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Lecture1  Coal Constituents Significance @ Www.07 Met.Tk
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Lecture1 Coal Constituents Significance @ Www.07 Met.Tk






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Lecture1  Coal Constituents Significance @ Www.07 Met.Tk Lecture1 Coal Constituents Significance @ Www.07 Met.Tk Presentation Transcript

  • Coal Constituents Significance Date: 11/10/2008
  • Moisture
    • In general high moisture content in coal is undesirable because
    • It reduces the calorific value of the fuel
    • It increases the consumption of coal for heating purposes
    • It lengthens the time of heating
    • We pay for it when the coal is purchased and transported.
  • When Moisture is Required?
    • Dust nuissance is checked while loading, unloading, transporting and charging coal into the oven when it is wet.
    • moisture undergoes endothermic decomposition which reduces the temperature of the hot coal bed thereby eliminating its fusion and clinker formation which otherwise would have block­ed the passage of air.
    • Its helps in protecting the methane and other hydrocarbons present in the coke oven gas from cracking in presence of hot coke and hot oven walls
  • How Moisture Comes in Coal?
    • Coal/coke absorbs moisture due to:
    • 1- Raining
    • 2- washing of Coal
    • 3- Quenching of coke
    • The amount of moisture depends upon the
    • nature, origin, and occurrence. There are two types of moistures present in coals
    • 1- Accidental/free Moisture (handling)
    • 2- Inherent/air dried moisture (equilibrium)
  • Methods to find Moisture
    • Air-dried moisture is found by weight loss of coal by heating up to 105 o C
    • In case of peat and lignite which starts decomposing at low temperature, above method is not used.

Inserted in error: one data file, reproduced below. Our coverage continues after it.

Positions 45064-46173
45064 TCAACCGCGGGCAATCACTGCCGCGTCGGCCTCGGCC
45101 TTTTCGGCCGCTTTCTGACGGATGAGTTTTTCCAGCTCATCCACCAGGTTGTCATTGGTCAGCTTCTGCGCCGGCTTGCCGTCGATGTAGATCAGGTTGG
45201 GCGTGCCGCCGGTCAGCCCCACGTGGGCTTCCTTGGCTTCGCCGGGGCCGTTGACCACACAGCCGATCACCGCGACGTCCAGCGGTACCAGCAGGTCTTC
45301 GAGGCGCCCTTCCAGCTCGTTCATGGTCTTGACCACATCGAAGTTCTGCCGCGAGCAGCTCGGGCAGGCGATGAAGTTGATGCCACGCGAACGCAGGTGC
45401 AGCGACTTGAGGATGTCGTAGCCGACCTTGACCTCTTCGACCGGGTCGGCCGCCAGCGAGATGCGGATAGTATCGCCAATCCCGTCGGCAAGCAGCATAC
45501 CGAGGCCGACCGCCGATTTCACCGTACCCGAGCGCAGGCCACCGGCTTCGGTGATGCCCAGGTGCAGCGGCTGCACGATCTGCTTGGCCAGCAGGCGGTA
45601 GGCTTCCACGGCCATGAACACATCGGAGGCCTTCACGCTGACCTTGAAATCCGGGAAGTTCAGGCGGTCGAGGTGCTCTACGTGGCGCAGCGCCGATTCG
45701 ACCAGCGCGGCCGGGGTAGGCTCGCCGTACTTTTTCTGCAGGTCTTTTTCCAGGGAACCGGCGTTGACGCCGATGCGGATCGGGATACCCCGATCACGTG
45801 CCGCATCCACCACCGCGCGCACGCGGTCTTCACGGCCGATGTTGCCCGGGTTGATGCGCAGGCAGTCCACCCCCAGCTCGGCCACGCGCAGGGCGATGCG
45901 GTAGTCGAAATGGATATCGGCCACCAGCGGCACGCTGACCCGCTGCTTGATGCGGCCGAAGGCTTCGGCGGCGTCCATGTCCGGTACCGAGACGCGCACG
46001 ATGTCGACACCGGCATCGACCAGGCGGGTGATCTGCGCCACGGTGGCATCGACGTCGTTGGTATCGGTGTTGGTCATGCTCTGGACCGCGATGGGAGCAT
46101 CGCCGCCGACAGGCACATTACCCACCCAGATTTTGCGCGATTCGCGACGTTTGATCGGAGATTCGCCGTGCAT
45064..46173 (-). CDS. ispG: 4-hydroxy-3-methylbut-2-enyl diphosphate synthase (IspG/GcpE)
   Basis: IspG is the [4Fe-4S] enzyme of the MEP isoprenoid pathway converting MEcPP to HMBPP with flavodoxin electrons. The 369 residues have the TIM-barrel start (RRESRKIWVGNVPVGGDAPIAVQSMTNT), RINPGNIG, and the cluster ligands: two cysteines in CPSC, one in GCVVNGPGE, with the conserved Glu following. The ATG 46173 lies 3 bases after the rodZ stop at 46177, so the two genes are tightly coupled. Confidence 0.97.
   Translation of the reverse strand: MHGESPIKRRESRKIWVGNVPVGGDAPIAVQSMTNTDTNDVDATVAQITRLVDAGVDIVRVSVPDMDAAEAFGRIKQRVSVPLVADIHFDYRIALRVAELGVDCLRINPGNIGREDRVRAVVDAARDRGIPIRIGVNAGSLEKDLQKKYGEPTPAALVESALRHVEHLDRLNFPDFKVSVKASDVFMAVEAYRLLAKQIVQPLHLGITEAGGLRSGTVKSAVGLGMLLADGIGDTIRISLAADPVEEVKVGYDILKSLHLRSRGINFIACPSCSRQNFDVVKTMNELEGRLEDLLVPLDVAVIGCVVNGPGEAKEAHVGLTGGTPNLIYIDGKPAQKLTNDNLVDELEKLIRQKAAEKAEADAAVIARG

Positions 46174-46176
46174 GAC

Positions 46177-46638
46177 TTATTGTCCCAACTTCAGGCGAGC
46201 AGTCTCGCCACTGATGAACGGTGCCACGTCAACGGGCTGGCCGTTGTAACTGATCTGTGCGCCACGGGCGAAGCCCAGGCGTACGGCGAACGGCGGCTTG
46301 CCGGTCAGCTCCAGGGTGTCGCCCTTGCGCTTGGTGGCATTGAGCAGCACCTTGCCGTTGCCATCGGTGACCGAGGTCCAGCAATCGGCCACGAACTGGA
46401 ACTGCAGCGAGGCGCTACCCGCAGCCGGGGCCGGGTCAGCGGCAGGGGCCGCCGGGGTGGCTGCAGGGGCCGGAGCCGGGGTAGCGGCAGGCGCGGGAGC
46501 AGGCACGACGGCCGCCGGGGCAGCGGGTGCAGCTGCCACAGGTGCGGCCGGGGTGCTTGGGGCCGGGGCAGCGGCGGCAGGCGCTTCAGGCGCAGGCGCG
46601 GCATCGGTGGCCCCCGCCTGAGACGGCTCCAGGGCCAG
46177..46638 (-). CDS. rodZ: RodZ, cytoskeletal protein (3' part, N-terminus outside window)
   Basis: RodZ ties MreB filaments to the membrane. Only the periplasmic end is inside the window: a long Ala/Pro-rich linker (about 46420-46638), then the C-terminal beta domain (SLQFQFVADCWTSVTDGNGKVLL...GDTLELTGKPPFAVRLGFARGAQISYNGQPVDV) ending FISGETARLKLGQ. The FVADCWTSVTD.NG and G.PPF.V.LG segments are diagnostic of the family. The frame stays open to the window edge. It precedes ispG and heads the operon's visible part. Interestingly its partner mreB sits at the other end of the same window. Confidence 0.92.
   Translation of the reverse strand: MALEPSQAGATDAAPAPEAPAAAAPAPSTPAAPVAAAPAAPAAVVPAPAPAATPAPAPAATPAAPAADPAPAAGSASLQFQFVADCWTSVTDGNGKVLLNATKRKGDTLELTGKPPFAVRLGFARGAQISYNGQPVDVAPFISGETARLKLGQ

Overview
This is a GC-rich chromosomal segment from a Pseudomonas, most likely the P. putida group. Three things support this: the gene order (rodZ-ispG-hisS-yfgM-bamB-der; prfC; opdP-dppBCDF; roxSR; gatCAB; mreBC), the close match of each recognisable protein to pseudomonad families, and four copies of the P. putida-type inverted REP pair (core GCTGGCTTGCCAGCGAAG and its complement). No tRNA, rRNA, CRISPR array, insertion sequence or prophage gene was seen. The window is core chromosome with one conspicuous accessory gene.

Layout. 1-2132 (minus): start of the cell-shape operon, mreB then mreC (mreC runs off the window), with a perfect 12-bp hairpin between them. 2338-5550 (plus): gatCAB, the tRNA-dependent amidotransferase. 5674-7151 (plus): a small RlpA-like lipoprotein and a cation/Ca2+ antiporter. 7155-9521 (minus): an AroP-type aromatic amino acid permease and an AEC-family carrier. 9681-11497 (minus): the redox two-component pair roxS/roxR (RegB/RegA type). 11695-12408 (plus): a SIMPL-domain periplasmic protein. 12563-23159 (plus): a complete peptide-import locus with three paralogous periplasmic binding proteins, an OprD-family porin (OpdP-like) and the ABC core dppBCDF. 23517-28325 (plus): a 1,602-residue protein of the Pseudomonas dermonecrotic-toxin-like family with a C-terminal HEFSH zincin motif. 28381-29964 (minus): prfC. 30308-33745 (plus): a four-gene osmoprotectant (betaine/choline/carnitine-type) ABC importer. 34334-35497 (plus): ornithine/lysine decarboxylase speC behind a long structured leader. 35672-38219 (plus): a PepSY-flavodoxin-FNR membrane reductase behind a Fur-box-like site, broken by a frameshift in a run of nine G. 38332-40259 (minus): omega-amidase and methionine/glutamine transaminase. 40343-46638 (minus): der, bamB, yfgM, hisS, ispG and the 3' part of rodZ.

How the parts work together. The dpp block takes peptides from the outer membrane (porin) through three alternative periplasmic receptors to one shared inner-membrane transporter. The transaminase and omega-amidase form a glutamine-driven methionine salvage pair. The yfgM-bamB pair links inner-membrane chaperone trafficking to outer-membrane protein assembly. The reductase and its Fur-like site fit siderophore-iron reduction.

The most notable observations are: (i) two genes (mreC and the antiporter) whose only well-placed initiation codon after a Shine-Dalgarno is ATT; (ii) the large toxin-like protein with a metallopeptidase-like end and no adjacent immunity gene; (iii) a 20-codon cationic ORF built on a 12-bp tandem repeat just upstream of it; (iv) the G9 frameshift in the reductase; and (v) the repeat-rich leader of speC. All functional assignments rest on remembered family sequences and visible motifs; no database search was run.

• For these cases, Dean and Stark method is used. Here the coal is heated in excess of toluene and water distillates is received in separate arrangements. Here it can be weighted.
    • Air-dried water contents decreased with increasing rank of coal up to 0.5 % for a low volatile bituminous coal.
  • Near Saturation/ capacity Moisture
    • If coal is exposed to an atmosphere of increasing humidity at a fixed temperature, it absorbs more and more moisture.
    • The quantity of moisture held by coal at an approximately saturated atmosphere (96-99% relative humidity) is called near-saturation moisture or capacity moisture or bed moisture
    • This is a better measure than the air-dried moisture for determination of rank of high volatile bituminous, sub-bituminous and lignitic coals and serves as a parameter in some coal classification systems.
  • Volatile Matters
    • Certain gases like CO, CO2, CH4, H2, N2, O2, hydrocarbons etc
    • They come out during its heating
    • The coal with higher volatile matter content:
    • ignites easily i.e. it has lower ignition temperature
    • burns with long smoky yellow flame
    • has lower calorific value
    • will give more quantity of coke oven gas when it is heated in absence of air
    • will require larger furnace volume for its combustion
    • has a higher tendency of catching fire (due to low temperature exothermic oxidation) when stored in open space.
  • VM Contd…
    • It does not include moisture of coal but it contains water that is formed from the hydrogen and oxygen of coal during composition.
    • Air-dried (d.a.f) – includes part of mineral matters which escapes into gaseous and vaporous state.
    • Dried Mineral Matter (D.m.m.f) basis – only include volatile products from organic mass
    • Higher the VM lower the fixed carbon
    • With increasing maturity of coal its Volatile matters decreases
  • Ash
    • It is the combustion product of mineral matters presents in the coal